it

s only part of an infiltration campaign that started many years ago.

During the past fifty years, Mexico s dual loyalists have entered every facet of American society, including many public offices now
held by the sons and daughters of Mexicans who original y entered the United States illegally. just io be redeemed by past amnesty
programs. For decades they have slowly but relentlessly been taking control of local and state governments throughout the American
Southwest. Although these Mexican-Americans were born and raised in the United States, many of thern openly put their loyalty to
Mexico before their loyalty to America, What other ethnic group in America would we tolerate this from? (When some
German-Americans flirted with Hitler in their Bund organrzation in the
they are
sion.

now

30 s, this so shamed their reputation as an ethnic group that

despite being the largest ethnic group in America also one of the most silent in terms of explicit ethnic self-expres

Today, the l\,4exican loyalists have become a dominating force in American society, influencing the culture, the language

"nd

,ost

importantly, the political process. Thanks to Mexican-American lobbying efforts, California state representatives now officially
recognize illegal aliens as "undocumented workers" treating them with a laundry list of special aid programs including free college

tuition. Repeat: there are native Americans who can t afford to go to college. and we are spending taxpayer money to send
criminal migrants. ln Texas, the state legislature recently conducted an entire legislative session in Spanish, and the story barely made
the "8. Block" of local newscasts.

l
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Furthermore. the 2000 presidential campaign proved just how important the Hispanic vote is to politicians on the national front. From
day one of the campaign, then Texas Governor, George W. Bush, dragged his half Hispanic nephew, George P. Bush to every media
event that might garner a sizable Hispanic audience. The plan worked so well that today George W. Bush is described in many Latin
American circles as "America s first Hispanic president" a strange title for a guy who once referred to Mexico s national
language as "l\,4exican" instead of Spanish.

lndeed. Bush s relationship with Mexico and Vincente Fox goes back long before his bid for the presidency. The two were
Governors at the same time, and they met regularly over the years concerning various issues including border security, energy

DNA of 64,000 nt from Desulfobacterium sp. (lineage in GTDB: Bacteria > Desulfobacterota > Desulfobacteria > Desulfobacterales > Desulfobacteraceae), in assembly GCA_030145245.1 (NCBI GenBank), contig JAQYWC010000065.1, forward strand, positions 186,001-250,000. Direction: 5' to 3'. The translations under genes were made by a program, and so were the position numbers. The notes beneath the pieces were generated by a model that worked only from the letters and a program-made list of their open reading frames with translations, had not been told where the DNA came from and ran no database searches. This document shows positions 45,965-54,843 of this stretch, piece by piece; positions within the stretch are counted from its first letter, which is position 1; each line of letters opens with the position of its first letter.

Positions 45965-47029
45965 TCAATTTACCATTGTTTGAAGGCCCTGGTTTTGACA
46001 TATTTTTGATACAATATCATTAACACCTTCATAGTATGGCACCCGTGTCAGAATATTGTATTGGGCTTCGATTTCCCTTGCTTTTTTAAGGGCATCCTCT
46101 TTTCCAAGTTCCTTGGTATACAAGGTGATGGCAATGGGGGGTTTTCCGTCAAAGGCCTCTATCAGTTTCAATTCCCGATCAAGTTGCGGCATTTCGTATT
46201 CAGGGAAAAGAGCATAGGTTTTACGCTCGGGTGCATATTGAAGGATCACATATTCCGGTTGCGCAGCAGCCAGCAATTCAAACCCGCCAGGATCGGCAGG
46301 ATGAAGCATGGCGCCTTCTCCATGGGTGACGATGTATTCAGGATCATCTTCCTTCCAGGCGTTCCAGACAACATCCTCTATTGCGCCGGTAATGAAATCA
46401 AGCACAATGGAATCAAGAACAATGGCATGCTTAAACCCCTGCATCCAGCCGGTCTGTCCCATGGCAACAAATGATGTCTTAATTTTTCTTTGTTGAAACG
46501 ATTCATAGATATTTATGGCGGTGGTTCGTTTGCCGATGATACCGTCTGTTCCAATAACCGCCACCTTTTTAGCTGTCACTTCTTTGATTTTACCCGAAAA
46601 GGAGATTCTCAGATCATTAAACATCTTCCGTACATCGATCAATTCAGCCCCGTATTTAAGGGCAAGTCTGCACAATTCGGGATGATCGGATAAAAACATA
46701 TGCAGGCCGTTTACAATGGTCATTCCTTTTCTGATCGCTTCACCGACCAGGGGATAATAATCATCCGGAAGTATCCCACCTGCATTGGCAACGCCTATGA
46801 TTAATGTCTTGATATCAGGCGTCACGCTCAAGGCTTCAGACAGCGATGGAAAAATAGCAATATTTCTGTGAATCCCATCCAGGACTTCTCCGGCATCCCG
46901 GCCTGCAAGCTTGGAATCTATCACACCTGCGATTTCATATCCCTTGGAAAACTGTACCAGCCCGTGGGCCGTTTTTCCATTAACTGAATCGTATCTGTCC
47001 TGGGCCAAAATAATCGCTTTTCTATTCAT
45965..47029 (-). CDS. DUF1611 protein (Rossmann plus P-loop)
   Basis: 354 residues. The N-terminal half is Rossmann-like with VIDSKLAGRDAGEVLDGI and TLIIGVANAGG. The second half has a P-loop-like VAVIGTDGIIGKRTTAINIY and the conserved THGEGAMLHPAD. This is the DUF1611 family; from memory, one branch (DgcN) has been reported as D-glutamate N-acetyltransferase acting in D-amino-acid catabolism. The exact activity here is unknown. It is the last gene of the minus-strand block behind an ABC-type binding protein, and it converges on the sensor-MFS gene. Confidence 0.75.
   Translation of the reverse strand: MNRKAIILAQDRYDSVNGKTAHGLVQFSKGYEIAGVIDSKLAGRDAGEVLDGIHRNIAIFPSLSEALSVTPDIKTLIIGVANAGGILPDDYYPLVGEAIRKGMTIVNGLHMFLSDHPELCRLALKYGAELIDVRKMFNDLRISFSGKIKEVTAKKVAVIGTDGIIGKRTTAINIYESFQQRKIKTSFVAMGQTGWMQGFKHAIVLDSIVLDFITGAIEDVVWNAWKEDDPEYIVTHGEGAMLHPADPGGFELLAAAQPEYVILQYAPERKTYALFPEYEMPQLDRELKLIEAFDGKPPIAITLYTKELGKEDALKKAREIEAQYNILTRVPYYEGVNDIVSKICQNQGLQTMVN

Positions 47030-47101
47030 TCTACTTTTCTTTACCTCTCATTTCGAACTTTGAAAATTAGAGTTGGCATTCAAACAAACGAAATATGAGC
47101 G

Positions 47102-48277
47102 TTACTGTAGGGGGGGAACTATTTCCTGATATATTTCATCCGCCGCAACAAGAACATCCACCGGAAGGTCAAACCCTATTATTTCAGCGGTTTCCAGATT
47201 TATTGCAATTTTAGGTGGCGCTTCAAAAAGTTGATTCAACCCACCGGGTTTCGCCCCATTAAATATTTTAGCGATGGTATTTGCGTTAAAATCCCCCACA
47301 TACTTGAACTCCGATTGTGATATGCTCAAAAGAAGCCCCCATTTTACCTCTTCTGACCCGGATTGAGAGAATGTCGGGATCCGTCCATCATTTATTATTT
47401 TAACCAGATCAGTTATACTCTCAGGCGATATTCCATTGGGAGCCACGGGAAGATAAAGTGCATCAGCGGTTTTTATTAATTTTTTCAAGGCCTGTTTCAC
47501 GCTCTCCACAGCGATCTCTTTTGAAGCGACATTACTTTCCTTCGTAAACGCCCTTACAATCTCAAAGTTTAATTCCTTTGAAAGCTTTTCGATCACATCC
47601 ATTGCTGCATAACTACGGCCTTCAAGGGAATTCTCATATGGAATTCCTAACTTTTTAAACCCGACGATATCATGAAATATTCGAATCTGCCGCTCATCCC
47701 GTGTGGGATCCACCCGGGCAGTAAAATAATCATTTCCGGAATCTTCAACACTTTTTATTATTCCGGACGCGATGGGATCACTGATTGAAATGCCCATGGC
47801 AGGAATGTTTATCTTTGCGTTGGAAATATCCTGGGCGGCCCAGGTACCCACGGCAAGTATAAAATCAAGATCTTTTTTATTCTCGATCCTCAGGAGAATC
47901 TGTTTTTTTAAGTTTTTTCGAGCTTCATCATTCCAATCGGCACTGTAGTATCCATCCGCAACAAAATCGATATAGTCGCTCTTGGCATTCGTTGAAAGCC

production, and trade policy. Then during Bush s flrst year as president, he and Fox met fourtimes to discuss US - Mexican
relations. ln the fall of 2001. Bush publicly mentioned the possibility of a new amnesty program for Mexican illegals, but things cooled
dramatically after the 911 attacks. Today however. Bush and Fox are back on the fast track to negotiating [\,4exico s plans for
economic and polirical expansion.

After the latest meeting of the US-Mexico Binational Commission (BNC) on November 26, the U.S. State Department conflrmed that
cabinet members from both sides signed a number of important agreements. One agreement that stands out is the "Bilateral lncome
Tax Treaty" that amends an existing bilateral income tax treaty between the two naiions. thus allowing significant reductions in taxes
on dividends. which offlcials say "will furlher facilitate cross-border trade and investment." lf fully ratified by both nations, this treaty will
allow major corporations to invest in erther country without being taxed at home on profits earned from across the border, thus merging
our economies one step beyond NAFTA.

There is no doubt the Latinization of America is well underway. and Mexico is slyly laying the groundwork that could eventually destroy
the security of our southern border. Furthermore,

it

s no big secret that many Mexicans dream of reclaiming the land lost to

America as a result of the Mexican-American War. Ever since that agreementtook effect in 1845. numerous Mexican government
offlcials have openly called for "Reconquista," a political plan to recover the land they believe was unjustly stolen by the American
government. Although Mexico has never officially encouraged the Reconquista movement. they have also never discouraged Mexican
citizens (on and off American soil) from proclaiming its inevitability.

Frankly. the official plan of Mexico is closer to a plan of colonization than it is to a plan of development. Just as their national plan
clearly dictates. the Mexican government is preparing for an attack on America -- an attack perpetrated through ideology and
assimilation rather than with bullets and blood. The self-hating political correctness of mainstream Americans, combined with their